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With debate, State Board lays U.S. history flap to rest

Members of the State Board of Education Wednesday got it from both sides in the culture wars controversy over the new Advanced Placement U.S. history course and test.

The new AP “framework” for U.S. history has become a cause celebre among some conservative critics, who claim it presents a slanted and negative view of American history.

Board chair Paul Lundeen, a Republican from Monument, last month proposed a resolution criticizing the AP framework and urging the College Board, which runs the AP tests, to delay the new program for a year. (See this Chalkbeat Colorado story for background.)

At the request of other members, Lundeen pulled the resolution from August’s board agenda, instead setting up a debate and question-and-answer session that took 70 minutes of the board’s time Wednesday afternoon. Lundeen said the resolution wouldn’t come up in the future.

The debaters were critic Larry Krieger, who owns an AP and SAT test prep company in Pennsylvania, and University of Northern Colorado history professor Fritz Fischer, who supports the new course. (Krieger participated via a video hookup.)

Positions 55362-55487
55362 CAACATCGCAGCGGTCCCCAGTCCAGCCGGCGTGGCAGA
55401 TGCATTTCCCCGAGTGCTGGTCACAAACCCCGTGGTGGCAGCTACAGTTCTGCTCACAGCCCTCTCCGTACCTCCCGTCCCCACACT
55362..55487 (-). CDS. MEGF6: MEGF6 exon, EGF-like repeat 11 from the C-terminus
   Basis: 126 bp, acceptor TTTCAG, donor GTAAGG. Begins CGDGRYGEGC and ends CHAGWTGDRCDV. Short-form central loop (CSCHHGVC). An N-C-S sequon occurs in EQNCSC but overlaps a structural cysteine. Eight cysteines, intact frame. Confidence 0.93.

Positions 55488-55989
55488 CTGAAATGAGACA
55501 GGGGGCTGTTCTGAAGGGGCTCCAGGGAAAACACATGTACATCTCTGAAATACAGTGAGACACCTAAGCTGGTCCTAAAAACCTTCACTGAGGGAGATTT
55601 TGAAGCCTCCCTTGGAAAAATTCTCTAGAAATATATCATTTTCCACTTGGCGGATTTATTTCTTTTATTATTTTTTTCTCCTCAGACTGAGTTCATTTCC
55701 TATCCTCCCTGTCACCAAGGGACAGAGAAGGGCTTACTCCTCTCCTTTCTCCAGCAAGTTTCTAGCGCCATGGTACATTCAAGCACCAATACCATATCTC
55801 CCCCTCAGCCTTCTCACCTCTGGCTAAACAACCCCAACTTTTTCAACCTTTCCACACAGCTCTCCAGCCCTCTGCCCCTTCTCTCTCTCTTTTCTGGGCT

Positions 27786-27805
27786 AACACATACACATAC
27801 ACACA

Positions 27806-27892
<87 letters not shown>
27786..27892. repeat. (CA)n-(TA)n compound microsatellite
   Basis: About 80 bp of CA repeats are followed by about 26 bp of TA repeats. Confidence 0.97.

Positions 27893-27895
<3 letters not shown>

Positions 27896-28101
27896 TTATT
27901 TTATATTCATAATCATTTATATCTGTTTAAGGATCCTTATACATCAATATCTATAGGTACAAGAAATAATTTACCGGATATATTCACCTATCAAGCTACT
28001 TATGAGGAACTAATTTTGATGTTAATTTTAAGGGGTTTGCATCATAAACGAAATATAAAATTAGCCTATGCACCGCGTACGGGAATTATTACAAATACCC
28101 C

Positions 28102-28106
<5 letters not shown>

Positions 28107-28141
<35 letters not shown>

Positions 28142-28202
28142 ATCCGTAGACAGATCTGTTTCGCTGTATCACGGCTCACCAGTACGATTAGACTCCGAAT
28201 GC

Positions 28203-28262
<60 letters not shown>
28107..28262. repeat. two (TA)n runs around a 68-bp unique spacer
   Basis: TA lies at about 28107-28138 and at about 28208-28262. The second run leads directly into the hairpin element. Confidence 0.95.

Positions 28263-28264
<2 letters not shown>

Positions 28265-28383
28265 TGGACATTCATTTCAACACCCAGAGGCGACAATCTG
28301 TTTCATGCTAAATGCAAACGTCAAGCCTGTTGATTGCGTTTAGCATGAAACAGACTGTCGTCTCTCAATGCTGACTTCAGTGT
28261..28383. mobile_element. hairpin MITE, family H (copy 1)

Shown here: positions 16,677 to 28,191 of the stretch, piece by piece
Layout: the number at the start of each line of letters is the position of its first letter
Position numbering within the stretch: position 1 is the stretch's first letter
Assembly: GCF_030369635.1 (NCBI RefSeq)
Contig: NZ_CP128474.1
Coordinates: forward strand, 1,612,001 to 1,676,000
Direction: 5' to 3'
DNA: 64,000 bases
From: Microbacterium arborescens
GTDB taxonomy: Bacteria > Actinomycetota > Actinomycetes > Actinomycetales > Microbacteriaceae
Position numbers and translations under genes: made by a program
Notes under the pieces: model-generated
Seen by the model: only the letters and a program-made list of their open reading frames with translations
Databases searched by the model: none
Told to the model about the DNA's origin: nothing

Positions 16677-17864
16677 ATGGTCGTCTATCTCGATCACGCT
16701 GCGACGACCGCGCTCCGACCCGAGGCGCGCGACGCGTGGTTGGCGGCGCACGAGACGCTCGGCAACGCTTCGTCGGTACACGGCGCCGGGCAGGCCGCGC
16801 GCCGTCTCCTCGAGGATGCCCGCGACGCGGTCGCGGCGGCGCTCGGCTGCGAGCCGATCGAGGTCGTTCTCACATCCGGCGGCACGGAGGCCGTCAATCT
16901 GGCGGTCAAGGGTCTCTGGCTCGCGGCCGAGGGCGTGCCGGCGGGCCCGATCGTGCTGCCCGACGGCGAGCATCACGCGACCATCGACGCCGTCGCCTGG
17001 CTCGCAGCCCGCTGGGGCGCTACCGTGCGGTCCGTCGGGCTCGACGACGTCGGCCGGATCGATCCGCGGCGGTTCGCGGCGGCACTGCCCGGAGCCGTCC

In classic high school debate fashion, each man had 15 minutes to make his case, plus a five-minute rebuttal. (Terry Whitney, a College Board lobbyist, also squeezed in a few remarks.)

Krieger said he supports a “balanced” approach to U.S. history but was relentlessly critical of the AP framework, saying, “Throughout the framework they left out the positives” and repeatedly referring to the course’s “bias” and “disturbing omissions.”

Fischer was having none of that, saying, “The AP history framework is actually a middle-of-the-road framework” and “is not a radically revisionist document.”

“This is a baseless argument,” he said of Krieger’s claim that the framework was the product of conscious leftist bias. Fischer said critics are “the voices of a few extreme people.”

Lundeen and other Republican board members indicated their general agreement with Krieger. Marcia Neal of Grand Junction said she’d reviewed the framework and found “There is an inordinate amount of time spent on slavery and Native Americans and negative impacts.”

Democrat Elaine Gantz Berman of Denver said, “People are always going to be dissatisfied” with presentations of U.S. history. And after a bit more back and forth between Krieger and Fischer, the board moved on to the next agenda item.

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